Prayers went up immediately and continue to this day. We were kept informed all along the way. First would come a series of chemotherapy treatments. This would be followed by radiation treatments, if necessary. Should that fail to clear out all the malignancies, the rest would be cut out. Not exactly a trip to the Magic Kingdom, but the prognosis for survival was good.

"Talk about being hit with a ton of bricks when my Dr. told me I had cancer," Don told me. 
Then he said 'Do you know how to eat an elephant? One bite at a time.'

"That is exactly what I did. One test, one x-ray, one CT scan, one MRI, one chemo treatment at a time. I had family and friends who came by the fusion lab where I had my chemo, and they sat with me. The support, emails, cards, phone calls and letters have been so welcome and supportive. How could I not defeat this?"

Now, I've never been big on prayer, personally. Not that I'm above asking for help; it's just that I have my doubts anyone "Up There" is actually there, much less listening to our puny wants. To my mind, the Lord helps those who help themselves. That said....

Word came from Don last week that his cancer is gone. He had a session with his radiologist which included a CT scan. Nothing cancerous showed up anywhere in his body. A few chemo treatments; no radiation, no surgery, nothing more than several hundred former choral singers still considered his "kids" praying for their mentor and friend.

"Whatever you believe, I believe that those prayers and my knowing that I had the Lord's support, helped me beat this insidious disease," Don affirmed.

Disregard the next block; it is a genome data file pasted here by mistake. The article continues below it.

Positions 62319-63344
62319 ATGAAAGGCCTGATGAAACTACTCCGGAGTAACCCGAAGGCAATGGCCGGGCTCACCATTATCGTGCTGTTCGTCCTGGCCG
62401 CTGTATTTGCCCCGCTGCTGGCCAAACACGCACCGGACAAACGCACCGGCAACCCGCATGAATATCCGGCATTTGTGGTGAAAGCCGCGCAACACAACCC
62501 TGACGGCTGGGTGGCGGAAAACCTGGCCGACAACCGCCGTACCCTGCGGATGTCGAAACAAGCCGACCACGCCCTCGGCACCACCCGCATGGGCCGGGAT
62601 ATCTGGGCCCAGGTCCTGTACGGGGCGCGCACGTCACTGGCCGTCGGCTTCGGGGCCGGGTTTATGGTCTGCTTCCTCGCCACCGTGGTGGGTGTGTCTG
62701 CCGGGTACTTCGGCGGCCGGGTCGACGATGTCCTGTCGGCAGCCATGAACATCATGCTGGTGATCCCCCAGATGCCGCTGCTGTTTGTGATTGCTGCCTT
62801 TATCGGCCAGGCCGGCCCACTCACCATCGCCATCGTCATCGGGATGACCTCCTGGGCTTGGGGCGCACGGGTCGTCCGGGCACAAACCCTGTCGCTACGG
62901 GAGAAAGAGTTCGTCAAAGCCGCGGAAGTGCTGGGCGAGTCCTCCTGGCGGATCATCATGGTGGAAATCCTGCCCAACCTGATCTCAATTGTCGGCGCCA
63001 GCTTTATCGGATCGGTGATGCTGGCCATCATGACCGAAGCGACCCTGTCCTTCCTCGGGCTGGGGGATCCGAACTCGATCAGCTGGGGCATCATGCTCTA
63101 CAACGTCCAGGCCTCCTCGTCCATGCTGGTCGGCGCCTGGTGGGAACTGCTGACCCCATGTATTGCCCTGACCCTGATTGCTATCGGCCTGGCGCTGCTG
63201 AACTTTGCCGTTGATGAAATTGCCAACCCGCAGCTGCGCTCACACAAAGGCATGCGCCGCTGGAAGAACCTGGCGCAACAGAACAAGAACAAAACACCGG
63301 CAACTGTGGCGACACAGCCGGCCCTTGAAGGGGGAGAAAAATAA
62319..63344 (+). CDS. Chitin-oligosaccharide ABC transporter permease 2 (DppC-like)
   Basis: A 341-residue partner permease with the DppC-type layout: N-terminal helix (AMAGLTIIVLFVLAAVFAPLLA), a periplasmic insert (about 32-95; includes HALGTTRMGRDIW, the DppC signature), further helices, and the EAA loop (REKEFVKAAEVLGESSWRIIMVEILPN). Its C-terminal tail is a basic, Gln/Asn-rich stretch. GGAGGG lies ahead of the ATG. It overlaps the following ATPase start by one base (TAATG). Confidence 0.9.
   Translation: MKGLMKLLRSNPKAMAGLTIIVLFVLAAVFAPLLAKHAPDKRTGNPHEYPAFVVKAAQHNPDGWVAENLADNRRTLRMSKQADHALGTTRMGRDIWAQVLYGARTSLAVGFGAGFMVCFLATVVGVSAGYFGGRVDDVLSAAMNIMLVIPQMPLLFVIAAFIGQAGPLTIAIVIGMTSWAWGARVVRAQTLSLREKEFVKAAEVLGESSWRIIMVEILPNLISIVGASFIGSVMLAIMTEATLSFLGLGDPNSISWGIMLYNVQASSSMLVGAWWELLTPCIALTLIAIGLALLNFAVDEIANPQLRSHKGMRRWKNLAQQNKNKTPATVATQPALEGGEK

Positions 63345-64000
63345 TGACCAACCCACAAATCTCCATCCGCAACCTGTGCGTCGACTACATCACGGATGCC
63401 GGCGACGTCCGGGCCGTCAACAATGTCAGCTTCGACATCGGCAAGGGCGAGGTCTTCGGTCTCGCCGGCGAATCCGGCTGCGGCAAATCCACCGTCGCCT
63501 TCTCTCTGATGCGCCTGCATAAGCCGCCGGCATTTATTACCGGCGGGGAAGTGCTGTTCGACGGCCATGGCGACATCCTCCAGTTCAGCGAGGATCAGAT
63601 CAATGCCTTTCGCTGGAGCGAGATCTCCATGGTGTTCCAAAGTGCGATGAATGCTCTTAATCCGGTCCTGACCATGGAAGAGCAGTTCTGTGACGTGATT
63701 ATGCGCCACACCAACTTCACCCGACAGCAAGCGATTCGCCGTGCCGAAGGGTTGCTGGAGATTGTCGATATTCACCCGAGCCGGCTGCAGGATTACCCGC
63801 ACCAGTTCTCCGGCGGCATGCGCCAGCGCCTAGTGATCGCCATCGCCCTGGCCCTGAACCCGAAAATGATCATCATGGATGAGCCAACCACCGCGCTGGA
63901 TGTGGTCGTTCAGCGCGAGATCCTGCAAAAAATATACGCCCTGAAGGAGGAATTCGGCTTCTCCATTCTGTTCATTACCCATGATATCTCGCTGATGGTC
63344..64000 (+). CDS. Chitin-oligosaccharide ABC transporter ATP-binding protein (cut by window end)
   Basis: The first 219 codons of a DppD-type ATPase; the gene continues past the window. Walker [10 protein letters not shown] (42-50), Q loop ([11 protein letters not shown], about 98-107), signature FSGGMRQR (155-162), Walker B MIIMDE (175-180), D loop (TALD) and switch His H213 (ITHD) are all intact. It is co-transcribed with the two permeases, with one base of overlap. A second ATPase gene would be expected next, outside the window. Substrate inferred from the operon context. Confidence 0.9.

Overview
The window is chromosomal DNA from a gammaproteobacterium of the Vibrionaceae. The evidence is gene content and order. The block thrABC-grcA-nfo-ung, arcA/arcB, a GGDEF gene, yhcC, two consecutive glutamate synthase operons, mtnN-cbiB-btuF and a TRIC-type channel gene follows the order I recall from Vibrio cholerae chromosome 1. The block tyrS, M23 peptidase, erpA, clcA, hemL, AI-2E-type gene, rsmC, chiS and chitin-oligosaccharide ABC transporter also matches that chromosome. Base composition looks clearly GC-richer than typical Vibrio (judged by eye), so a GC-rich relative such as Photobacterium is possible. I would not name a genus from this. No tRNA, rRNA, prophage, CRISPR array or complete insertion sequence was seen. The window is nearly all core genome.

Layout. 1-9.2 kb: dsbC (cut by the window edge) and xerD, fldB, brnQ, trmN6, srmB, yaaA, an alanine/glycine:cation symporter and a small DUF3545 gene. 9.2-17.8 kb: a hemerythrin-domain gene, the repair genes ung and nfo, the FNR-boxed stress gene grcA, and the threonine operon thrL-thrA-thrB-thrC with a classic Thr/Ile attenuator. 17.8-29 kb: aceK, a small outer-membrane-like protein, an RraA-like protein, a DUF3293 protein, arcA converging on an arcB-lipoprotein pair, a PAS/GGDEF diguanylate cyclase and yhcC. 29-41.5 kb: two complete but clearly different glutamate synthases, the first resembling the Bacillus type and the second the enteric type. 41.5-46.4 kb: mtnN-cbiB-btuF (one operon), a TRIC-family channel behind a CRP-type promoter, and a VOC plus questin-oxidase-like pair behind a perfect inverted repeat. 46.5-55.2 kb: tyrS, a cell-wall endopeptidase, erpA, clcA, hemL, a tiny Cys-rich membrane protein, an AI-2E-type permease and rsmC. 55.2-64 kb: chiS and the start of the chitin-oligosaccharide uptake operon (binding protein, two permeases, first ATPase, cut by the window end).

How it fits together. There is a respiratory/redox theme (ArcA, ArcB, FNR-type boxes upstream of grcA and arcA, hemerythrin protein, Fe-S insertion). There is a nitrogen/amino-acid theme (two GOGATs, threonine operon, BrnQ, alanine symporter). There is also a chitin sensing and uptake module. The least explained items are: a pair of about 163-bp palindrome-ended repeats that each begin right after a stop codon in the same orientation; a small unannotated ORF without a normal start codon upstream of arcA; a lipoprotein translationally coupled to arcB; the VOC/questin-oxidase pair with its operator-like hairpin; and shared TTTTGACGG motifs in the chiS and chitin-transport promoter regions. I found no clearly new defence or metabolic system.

Good Lord willing and Holliday Creek don't rise, those of us who can will gather together one more time here in River City to celebrate Don's 82nd birthday June 21.

Thank you, Lord!

Sunday, April 13, 2014

Water we do when the water is through?


My younger (17 days) brother by another mother, A.D., stopped by yesterday afternoon. Like tried and true cavalry he arrived in the nick of time to help this tired hand move out an old swayback bed and replace it with a much firmer trundle we picked up from Janel over at Bluebonnet Hill. I Pray this morning, Lord, that my back is properly thankful to all who had a hand in switching out the beds.

It's all good when A.D. drops by. We sat awhile in the shade of the Stinky White Tree, watching birds dodge the dogs as they (birds) flitted about the feeders. Sippin' on sweet tea and Dr Pepper, talk turned to our increasingly critical lack of water. Water and the lack thereof is about all anyone talks about these days, what with the drought holding fast.

A.D., bless his heart, is one of those hapless individuals who is either unaware of the caliber of disaster presented by this continuing drought or blissfully chooses to ignore the situation, trusting that it will get better all on its own. He perked up and paid attention, though, when I said River City has less than a year's worth of water remaining in the reservoirs from which we draw.

We are fast approaching a time, a real here-and-now point in history unthinkable back when we all spent summers running through lawn sprinklers. We are within 300-odd days of turning on a tap and nothing coming out.

Three hundred days. Possibly less. If that's not sobering, I don't know what is.

Like I've said before, this drought is bad all over more than anywhere else. Saw in The Paper this morning where the folks down in Corpus Christi are considering sinking $5 million into a test desalination plant in order to tap into Gulf water. San Angelo is the latest Texas town to seriously look at treating waste water and returning it from potty to potable.

Lake Wichita 2013